Before the General Court and the ECJ, the issues were:
- whether Article 7(1)(e)(ii) was applicable to two-dimensional signs, or only to three-dimensional marks; and
- whether OHIM, when assessing the essential characteristics of the marks, should have based its analysis only on the application and the material/information contained herewith, or whether - as it had done here - OHIM could rely on material filed subsequently, to the extent that it enabled conclusions to be drawn with regard to the situation as it was on the date of filing of the CTM applications.
Both the General Court and the ECJ made it clear that Article 7(1)(e)(ii) is also applicable to two-dimensional signs consisting of the shape of goods within the meaning of Article 7(1)(e)(ii). The underlying purpose of this article is to ensure that no economic operator, through a trademark registration, obtains rights in a sign that exclusively incorporates a technical solution, regardless of whether the sign is represented as a three-dimensional mark or as a two-dimensional mark.
As to the second issue, the ECJ stated, referring to its decision in LEGO (C-48/09 P), that:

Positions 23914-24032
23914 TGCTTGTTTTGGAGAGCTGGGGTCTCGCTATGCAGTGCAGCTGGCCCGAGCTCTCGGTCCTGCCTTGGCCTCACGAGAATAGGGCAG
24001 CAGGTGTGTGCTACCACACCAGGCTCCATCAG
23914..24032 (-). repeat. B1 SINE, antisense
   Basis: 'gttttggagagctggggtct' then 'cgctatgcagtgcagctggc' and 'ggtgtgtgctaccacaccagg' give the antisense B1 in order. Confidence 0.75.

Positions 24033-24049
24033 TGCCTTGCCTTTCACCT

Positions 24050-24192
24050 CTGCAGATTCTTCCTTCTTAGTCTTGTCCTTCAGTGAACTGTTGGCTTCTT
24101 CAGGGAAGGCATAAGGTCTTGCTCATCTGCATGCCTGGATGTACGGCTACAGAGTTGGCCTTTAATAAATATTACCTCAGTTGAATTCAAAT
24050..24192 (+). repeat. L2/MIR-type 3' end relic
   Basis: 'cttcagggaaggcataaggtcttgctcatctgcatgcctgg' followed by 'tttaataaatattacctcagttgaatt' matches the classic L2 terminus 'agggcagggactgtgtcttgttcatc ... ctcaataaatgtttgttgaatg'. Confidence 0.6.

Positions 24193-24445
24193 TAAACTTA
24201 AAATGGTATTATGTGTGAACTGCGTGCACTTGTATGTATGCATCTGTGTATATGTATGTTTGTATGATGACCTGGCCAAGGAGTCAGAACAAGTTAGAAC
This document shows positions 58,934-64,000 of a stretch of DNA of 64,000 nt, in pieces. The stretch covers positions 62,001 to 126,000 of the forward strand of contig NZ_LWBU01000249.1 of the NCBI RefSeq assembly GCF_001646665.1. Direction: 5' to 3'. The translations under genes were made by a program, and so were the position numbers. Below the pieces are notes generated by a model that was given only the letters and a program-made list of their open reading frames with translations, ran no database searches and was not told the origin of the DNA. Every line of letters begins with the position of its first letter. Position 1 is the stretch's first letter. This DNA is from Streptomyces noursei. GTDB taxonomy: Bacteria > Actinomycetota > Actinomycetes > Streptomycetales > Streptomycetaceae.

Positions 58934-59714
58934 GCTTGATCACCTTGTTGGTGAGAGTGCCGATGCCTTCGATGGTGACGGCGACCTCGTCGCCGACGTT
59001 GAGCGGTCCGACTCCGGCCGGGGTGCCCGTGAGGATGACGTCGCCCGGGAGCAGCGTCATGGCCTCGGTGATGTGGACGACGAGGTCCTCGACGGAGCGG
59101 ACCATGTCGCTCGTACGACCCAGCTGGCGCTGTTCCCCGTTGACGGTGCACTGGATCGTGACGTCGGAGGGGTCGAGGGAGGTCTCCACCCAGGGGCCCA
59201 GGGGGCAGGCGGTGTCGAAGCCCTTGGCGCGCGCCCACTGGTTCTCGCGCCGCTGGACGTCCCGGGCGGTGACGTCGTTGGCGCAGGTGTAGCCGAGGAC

“the proper identification of the essential characteristics of a sign must be made on a case-by-case basis and the identification of the essential characteristics of a sign with a view to a possible application of the ground of refusal set out in article 7(1)(e)(ii) may, depending on the case, and in particular of the degree of difficulty of that sign, be carried out by means of a simple visual analysis of the sign or, on the contrary, be based on a detailed examination in which material relevant to the assessment is taken into account, such as surveys or expert opinions or data relating to intellectual property rights conferred previously in respect of the goods concerned” (Paragraph 48).
Since the General Court had found that the Board of Appeal had erred, in its analysis of the dots and their concave character, in referring to representations of the goods actually marketed by Yoshida, the ECJ set aside the decisions and referred them back to the General Court.
Product shapes cannot be registered if they consist exclusively of the shape of goods which is necessary to obtain a technical result, as trademark law must prevent the registration of marks that would grant their proprietor a monopoly on technical solutions or functional characteristics of a product. Neither the General Court nor the ECJ decided on this point in connection with the two marks at issue. One must bear in mind that this issue is to be judged using the criteria of trademark law, and the existence of patent rights in the product shape does not automatically make the shape inherently functional. However, the ECJ has accepted that the existence of patents can support the finding that a mark is objectionable under Article 7(1)(e)(ii).
The cases have now been referred back to the General Court, and it remains to be seen whether the court will agree with the Board of Appeal that Article 7(1)(e)(ii) is applicable and that, consequently, the marks must be declared invalid.
Lars Segato, Gorrissen Federspiel, Aarhus